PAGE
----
“Will it hurt?” I watched my father roll the sewing needle between his fingers, its tip glowing orange-red in the heat of the flame. My eyes welled with tears.
“Just a little,” he replied.
The flickering candlelight sent eerie shapes dancing around the cluttered attic where we were hiding for the night. Outside, the screeching calls of the shadow-things rose and fell like whale songs made from rusted metal. They sounded close.
My father removed the needle from the fire, blew on it, then pinched it quickly a few times between his fingertips to check the temperature. Satisfied that it wasn’t too hot, he dipped the tip into the puddle of royal blue ink he had spilled from a broken ballpoint pen. “All right. Give me your arm.”
“Can I hold Roger?” I pointed to the stuffed rabbit leaning against a dusty cardboard box.
“Of course.” My father bent down and picked up the toy. He handed it to me. “Squeeze him tight, okay? This might take a minute.”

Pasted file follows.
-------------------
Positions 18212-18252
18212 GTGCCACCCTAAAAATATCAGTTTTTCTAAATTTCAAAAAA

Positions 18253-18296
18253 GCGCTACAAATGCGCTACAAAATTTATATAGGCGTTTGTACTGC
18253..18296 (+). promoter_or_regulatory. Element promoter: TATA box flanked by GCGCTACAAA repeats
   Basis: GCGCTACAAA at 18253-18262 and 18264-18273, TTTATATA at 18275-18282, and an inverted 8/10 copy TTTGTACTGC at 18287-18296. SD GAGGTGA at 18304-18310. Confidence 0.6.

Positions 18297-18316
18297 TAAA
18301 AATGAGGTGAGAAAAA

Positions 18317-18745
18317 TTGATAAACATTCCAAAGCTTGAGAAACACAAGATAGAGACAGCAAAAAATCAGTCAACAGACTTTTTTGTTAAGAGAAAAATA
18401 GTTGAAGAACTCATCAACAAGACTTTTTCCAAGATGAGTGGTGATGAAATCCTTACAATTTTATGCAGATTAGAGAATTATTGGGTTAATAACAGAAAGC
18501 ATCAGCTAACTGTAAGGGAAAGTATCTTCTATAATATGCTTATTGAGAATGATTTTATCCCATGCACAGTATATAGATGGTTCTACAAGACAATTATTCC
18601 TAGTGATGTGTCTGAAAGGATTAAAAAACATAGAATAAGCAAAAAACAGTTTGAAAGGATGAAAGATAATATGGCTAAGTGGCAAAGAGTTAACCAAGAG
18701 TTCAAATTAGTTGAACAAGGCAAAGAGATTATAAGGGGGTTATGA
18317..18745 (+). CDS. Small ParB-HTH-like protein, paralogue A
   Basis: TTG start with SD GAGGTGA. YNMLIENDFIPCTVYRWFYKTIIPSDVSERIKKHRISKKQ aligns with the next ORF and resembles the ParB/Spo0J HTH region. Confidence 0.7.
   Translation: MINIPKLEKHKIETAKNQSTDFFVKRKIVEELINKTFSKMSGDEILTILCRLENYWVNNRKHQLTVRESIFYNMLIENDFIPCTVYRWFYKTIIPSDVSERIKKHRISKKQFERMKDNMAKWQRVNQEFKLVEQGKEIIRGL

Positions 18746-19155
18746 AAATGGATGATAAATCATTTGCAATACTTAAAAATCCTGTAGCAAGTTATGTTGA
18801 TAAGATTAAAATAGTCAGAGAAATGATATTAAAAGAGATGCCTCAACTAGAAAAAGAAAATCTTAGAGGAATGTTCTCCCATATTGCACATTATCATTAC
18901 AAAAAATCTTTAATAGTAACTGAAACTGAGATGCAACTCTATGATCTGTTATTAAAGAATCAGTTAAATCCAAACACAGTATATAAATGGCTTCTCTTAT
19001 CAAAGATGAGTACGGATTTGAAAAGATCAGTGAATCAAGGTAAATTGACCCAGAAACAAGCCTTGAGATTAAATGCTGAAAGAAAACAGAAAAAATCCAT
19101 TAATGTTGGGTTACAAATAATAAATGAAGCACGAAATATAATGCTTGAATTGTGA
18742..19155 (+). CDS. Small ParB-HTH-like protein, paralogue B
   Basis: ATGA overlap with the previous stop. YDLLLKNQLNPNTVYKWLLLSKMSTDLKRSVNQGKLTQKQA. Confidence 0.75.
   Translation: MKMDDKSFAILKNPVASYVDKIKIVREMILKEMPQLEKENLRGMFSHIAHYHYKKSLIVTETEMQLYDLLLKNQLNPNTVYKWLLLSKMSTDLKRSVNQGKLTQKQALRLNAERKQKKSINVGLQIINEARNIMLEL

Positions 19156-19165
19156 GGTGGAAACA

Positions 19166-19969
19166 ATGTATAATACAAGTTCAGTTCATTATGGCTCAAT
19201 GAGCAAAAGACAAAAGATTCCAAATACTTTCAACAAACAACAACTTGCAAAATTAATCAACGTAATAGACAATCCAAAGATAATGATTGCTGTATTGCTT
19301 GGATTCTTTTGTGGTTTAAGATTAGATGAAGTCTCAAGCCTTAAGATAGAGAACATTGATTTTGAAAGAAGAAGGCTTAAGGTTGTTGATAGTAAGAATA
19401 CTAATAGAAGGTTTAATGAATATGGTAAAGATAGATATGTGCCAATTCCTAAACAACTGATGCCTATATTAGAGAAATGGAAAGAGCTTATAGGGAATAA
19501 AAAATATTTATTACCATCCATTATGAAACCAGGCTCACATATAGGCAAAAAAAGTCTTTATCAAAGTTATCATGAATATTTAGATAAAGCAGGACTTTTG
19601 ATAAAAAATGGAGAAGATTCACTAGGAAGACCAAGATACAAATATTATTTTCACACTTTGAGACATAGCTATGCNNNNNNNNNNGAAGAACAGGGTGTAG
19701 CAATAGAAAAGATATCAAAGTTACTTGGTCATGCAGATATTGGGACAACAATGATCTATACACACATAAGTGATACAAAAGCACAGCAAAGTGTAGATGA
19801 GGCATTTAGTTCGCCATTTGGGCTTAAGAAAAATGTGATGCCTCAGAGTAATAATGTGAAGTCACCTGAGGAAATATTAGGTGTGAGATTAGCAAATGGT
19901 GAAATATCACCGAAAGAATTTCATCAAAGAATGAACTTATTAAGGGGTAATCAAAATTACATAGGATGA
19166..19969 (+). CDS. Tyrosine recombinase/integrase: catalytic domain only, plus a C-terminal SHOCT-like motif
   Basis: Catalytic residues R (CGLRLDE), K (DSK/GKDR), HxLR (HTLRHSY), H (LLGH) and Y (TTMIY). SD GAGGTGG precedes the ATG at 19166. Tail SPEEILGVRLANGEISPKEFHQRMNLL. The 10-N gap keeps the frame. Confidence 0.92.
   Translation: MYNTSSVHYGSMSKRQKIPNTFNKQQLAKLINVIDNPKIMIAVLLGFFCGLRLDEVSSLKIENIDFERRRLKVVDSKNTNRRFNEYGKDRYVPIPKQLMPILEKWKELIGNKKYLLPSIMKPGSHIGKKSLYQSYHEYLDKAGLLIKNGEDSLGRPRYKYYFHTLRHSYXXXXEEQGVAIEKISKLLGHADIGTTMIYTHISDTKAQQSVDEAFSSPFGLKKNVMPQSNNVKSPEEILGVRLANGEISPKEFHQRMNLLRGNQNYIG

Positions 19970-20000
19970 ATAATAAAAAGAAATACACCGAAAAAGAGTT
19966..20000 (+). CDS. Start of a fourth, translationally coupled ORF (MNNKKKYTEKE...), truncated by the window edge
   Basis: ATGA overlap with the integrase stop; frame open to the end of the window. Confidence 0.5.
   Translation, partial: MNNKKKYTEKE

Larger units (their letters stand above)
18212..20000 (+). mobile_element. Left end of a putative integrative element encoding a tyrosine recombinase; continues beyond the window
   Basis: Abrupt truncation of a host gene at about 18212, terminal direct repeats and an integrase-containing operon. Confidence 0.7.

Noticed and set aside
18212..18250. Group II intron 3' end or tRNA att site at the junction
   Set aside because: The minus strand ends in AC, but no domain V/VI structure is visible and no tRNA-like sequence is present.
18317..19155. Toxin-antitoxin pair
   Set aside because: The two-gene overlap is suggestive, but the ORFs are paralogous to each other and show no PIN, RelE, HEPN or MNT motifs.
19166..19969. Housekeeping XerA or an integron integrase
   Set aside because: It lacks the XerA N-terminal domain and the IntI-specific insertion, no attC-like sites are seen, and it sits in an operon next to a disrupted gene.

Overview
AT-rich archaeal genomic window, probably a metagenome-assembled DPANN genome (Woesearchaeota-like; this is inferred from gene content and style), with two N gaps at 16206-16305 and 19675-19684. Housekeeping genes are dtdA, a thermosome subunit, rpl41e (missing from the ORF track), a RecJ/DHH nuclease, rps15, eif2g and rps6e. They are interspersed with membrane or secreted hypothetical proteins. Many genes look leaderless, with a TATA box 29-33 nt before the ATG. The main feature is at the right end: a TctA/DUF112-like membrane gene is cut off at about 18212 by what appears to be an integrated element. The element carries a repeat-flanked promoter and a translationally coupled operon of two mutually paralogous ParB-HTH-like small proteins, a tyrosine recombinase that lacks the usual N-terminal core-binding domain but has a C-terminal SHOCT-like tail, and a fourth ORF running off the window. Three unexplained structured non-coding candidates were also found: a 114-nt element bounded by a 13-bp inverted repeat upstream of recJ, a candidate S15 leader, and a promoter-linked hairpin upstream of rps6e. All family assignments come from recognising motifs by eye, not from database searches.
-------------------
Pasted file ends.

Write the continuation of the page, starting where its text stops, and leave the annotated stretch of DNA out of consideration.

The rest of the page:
I nodded, then tentatively extended my arm. My father turned my wrist toward the ceiling so that my forearm was facing up. After dipping the needle in the ink again, he poked the sharp tip into my skin. I winced, then jerked my arm away.
“Ow! It hurts!”
“I know. I’m sorry. But we have to do this, just in case.”
“In case of what?”
My father’s eyes glimmered in the candlelight. He pressed his lips together in a sad smile. “It’s just important you remember, okay?” His voice was scratchy. His throat sounded tight. I nodded. “Can we try again?”
He grasped my wrist and stretched my arm out straight. A whimper escaped my lips as he brought the needle close to my skin.
“Hey,” he said gently. He looked me in the eyes. “What do we do when we’re scared?”
“We go inside?”
“That’s right. Can you do that now?”
“Okay.” I searched my mind for a happier time, before the shadow-things. I focused on the details—the sounds, the smells, the colors—until the memory was as vivid as the day it first had happened.
“Good.” My father dipped the needle into the ink once again. “Now, close your eyes.”
My lemon-yellow rain boots splashed into a giant puddle on the side of the road. A steady drizzle fell from the smudged charcoal sky, plastering my hair to the side of my face and soaking the dirty stuffed rabbit I clutched in one tiny hand.